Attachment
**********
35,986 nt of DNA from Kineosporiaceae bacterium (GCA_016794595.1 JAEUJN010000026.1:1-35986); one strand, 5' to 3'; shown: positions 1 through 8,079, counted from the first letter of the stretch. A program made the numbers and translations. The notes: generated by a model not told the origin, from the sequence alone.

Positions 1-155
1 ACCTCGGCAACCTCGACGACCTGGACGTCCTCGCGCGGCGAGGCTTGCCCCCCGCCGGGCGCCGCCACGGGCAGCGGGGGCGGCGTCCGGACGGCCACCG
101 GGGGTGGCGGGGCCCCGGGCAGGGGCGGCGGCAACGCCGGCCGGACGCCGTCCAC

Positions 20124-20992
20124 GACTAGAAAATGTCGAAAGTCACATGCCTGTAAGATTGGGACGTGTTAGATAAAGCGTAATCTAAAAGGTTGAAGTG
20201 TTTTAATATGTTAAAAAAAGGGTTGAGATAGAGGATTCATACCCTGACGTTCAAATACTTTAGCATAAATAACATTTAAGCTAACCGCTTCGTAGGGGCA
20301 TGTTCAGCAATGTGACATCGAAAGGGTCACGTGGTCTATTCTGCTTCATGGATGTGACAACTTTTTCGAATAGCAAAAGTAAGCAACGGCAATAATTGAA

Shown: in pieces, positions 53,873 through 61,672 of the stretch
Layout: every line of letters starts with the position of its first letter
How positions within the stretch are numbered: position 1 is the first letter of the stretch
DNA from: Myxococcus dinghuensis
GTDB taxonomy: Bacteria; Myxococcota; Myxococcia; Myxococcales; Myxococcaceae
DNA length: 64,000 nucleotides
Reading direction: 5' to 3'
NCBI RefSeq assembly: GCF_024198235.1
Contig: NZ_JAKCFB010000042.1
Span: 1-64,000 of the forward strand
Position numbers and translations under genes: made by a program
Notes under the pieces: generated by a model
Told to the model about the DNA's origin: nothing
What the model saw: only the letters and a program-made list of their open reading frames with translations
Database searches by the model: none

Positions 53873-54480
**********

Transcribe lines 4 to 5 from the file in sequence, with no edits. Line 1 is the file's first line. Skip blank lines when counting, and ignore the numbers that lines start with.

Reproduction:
101 GGGGTGGCGGGGCCCCGGGCAGGGGCGGCGGCAACGCCGGCCGGACGCCGTCCAC

Positions 20124-20992